What Is a Correspondent Lender?

September 4, 2006, Revised June 29, 2009

"Please explain the difference between a mortgage lender, mortgage broker, and correspondent lender."

The Difference Between Lenders and Brokers

Lenders and brokers both perform a variety of loan origination tasks, which include finding, counseling and qualifying borrowers, taking applications, checking credit, and verifying employment and assets. But the lender is the one who must approve the deal and disburse the money to the borrower. Mortgage brokers usually are not authorized to provide final loan approval, nor do they disburse money.

But lets muddy this up is a little. Suppose that at closing, the lender lends the broker enough money for the broker to fund the loan in his own name, then 10 minutes later when the transaction is completed, the broker sells the loan to the lender. Would this convert the broker into a lender? If we define "lender" as the entity who disburses funds to the borrower and receives back a note and mortgage, then the answer has to be "yes".

In fact, the practice I just described is fairly common, it is called "table-funding". Most authorities, however, including HUD and bank regulators, do not view table-funding as converting a broker into a lender. Implicitly, therefore, there must be something else that a lender does besides disburse the funds at closing and receive the note. But before looking at what that is, let’s consider why it matters.

Classification Affects Disclosure Requirements

Disclosure rules differ for brokers and lenders. Suppose the wholesale lender quotes a price of zero points on a 6% loan to a loan provider (LP) – this is the term I use to cover both brokers and lenders. If the LP wants to make 2 points on the deal (2% of the loan amount), he quotes a price of 6% and 2 points to the borrower. As a broker, the 2 points appears on the Good Faith Estimate (GFE) as a "Broker Fee", and as a lender, it appears as "Points". Not much difference there.

But the wholesale lender also offers, in addition to 6% and zero points, 6.25% with a 2 point rebate. Still looking to make 2 points, the LP’s price to the borrower would now be 6.25% with zero points. As a broker, the 2 points has to be disclosed. It isn’t disclosed very well, and borrowers frequently overlook it or don’t understand it, but it is there.

As a lender, in contrast, the 2 point rebate is not disclosed at all. The lender made a 6.25% loan at zero points, then sold the loan in the secondary market for a 2 point profit, but that profit is nobody’s business but his. Of course, brokers view this as extremely unfair.

Lenders Assume Risk

Now lets go back to the question of what makes a lender a lender? I think most economists would say that a lender puts his money at risk – something a broker doesn’t do under a table funding arrangement. This brings me to correspondent lenders, many of whom began life as brokers.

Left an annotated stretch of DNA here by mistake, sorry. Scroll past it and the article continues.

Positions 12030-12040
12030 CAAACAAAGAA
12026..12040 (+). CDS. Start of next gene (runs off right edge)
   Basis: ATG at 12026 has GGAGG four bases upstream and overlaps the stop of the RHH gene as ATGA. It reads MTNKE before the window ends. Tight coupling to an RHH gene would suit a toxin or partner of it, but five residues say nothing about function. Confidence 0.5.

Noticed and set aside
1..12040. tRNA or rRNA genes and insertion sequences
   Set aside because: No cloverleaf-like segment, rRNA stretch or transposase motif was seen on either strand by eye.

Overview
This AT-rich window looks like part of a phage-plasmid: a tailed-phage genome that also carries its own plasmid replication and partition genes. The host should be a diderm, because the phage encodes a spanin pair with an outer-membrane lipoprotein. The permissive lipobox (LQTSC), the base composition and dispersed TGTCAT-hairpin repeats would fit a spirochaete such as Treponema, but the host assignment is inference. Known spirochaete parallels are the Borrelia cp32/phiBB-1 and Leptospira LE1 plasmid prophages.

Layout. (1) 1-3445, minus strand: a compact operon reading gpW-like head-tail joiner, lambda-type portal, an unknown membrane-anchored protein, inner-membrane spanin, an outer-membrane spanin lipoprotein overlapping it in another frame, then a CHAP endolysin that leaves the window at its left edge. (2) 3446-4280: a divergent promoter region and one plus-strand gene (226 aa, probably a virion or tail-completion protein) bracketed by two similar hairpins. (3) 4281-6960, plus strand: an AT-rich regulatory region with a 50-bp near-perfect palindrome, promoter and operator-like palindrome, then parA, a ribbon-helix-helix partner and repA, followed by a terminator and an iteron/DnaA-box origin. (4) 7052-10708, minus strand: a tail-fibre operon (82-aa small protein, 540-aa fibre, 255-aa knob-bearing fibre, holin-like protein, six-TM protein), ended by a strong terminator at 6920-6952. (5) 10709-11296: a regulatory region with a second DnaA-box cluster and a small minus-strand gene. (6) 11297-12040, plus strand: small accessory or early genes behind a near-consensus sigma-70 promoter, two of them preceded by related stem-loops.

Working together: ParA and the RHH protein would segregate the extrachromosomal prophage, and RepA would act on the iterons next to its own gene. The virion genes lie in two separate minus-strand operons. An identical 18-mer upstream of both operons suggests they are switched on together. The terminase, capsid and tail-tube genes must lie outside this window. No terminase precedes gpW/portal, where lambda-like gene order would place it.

Consider a broker who develops significant business volume, has earned the confidence of wholesale lenders who will authorize him to approve their loans, and has accumulated some capital. He can now obtain a credit line from a bank that can be drawn against to fund loans, repaying the loans when they are sold to wholesale lenders. Under the law, the broker has morphed into a "lender" – the type called "correspondent lender".

Are Correspondent Lenders Truly Lenders?

Correspondent lenders operate in the same way as brokers in avoiding market risk. The prices they deliver to borrowers are those of the wholesale lenders, plus a markup. When they lock a price for the borrower they simultaneously lock it with the wholesale lender, which locks in their markup. By my definition of "lender", therefore, correspondents don’t make it, they are just large brokers.

Correspondents do have a risk that brokers don’t, which is that the investor can force a correspondent to buy back a loan if it doesn’t meet the investor’s guidelines. In my opinion that risk is not great enough to warrant their being classified as lenders.

The law views the matter differently, however. Correspondents are lenders under the law, and therefore avoid having to disclose rebates. This has created a different set of disclosure rules for brokers and correspondent lenders, who are competitors, and much more alike than they are different. It has also created a wholly artificial incentive to pull brokers into larger entities, called "net branches", which are lenders and therefore don’t have to disclose rebates.

To a borrower who knows the score, it should not matter whether the LP they deal with is a broker or a correspondent lender. In either case, they should require as a condition for doing business that the LP agree in writing to a fee for service, and pass through the wholesale price to the borrower. Unfortunately, borrowers who don’t know the score assume erroneously that the law protects them.

Changes in Store For Correspondent Lenders?

Under legislation proposed by the Obama administration in mid-2009, all lenders would be required to retain 5% ownership of any loan they sell. If enacted, this would justify viewing correspondent lenders as "lenders".

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